TORONTO -- The Ontario government will air three COVID-19-related commercials on Super Bowl Sunday, hoping to reach millions of viewers with a gritty new message about the reality of the pandemic.

The Super Bowl ads, which the government describes as "hard hitting and emotive" will air during the pre-game show as well as the first and second half, marking the beginning of a new province-wide COVID-19 messaging strategy.

Health Minister Christine Elliott, whose office spearheaded the campaign, said the aim of the new commercials is to highlight the toll COVID-19 has been taking on the province's health-care system, with 325 people still in intensive care.

"I want people to see what is actually happening in our hospitals," Elliott told CTV News Toronto in an exclusive interview. "There are people that end up catching COVID inadvertently through family members or friends."

All of the commercials begin and end in the same way, with an innocent-looking party filled with laughter and music, before a jarring edit that transports viewers into an emergency room.

The commercials track a patient as he has a oxygen mask placed on his face, while a voiceover warns that even a "small social gathering can spread the deadly COVID-19 virus to someone you love."

"You can see the terror in the gentleman's face and then you also see the stress and strain on the healthcare worker," Elliott says referring to a person with deep marks on her face from an N95 mask.

Ford's office clarified that the government relied on stock footage shot before the pandemic for the party scenes used in the commercial.

The province-wide campaign will target people on television, radio, print and social media platforms including Facebook, Instagram, Twitter and YouTube.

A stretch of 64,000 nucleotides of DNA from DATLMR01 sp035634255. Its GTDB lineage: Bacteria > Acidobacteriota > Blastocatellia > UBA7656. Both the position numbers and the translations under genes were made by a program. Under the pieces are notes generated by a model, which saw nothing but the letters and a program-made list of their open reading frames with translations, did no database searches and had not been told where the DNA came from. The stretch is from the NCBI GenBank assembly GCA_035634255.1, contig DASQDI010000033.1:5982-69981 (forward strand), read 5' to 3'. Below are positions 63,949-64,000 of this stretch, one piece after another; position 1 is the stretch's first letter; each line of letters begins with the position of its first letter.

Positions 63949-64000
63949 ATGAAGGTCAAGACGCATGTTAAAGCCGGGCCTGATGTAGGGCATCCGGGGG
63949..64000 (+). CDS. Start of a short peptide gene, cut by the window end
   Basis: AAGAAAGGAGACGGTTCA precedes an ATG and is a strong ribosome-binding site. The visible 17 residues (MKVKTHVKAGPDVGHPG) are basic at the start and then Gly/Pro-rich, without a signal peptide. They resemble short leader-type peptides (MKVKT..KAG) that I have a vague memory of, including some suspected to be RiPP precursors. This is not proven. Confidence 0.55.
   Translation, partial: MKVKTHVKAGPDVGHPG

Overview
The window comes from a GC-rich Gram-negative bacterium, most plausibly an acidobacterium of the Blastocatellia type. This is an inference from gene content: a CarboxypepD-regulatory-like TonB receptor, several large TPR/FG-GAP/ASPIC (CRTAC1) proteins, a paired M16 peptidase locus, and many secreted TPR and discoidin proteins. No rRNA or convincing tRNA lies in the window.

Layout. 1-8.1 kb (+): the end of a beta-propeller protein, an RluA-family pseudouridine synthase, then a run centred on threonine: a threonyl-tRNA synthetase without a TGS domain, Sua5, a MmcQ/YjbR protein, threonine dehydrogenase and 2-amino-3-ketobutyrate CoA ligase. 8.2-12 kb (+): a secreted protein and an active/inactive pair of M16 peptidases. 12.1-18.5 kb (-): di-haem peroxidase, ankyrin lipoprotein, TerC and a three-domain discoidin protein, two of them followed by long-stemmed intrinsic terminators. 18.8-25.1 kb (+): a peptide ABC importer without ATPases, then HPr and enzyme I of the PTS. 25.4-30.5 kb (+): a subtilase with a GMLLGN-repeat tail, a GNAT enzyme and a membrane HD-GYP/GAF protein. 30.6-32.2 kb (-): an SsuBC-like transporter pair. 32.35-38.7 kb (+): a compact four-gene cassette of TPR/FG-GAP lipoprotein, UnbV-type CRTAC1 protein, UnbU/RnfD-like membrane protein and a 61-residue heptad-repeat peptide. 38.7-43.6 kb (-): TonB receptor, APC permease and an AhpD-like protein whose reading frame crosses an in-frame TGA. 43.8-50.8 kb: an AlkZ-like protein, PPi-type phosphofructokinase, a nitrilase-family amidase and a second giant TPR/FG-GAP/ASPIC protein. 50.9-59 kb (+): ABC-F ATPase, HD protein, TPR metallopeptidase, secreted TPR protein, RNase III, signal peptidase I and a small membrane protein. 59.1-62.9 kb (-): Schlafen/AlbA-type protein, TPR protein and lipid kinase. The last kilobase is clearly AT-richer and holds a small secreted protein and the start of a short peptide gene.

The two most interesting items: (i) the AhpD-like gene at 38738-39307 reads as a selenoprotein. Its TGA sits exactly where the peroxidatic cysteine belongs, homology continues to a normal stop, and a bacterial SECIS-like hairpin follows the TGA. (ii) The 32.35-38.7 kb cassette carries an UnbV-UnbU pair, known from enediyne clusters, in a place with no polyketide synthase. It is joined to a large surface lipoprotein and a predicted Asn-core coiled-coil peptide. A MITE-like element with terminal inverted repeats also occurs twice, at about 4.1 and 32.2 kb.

Sunday's Super Bowl commercial, however, is considered to be a unique opportunity to reach millions of people across the province, with the expectation of reaching one in four adults in Toronto.

While the province wouldn't disclose of cost of the commercials or the amount to purchase airtime during the Super Bowl, the most recent spots for the football finale on CTV cost an estimated $150,000 to $200,000 per commercial.

Commercials to air well into the second wave

The new advertising campaign is set to begin months after the second wave tore through the province, taking thousands of lives and overwhelming hospitals.

The recent decline in case counts and the impending changes to the state of emergency, however, convinced the province to change strategies in messaging.

"Some people are thinking the numbers are coming down everything's okay, but it's not yet," Elliott said.

"We still have those variants, which are a huge concern, and we saw what happened in Roberta place where over 60 people died due to the U.K. strain, so we can't take anything for granted right now."

Elliott said while many people followed the new provincial orders to only leave home for essential reasons, the government noted several violations of the pandemic rules.

"Sadly we know that even during the stay-at-home order there are still people getting together in larger numbers not with members of their own household."

The commercials, Elliott says, are targeted specifically at people who haven't digested the message.

"You may think that there's not consequence, that's it's okay to do it. It's not, it's still very dangerous."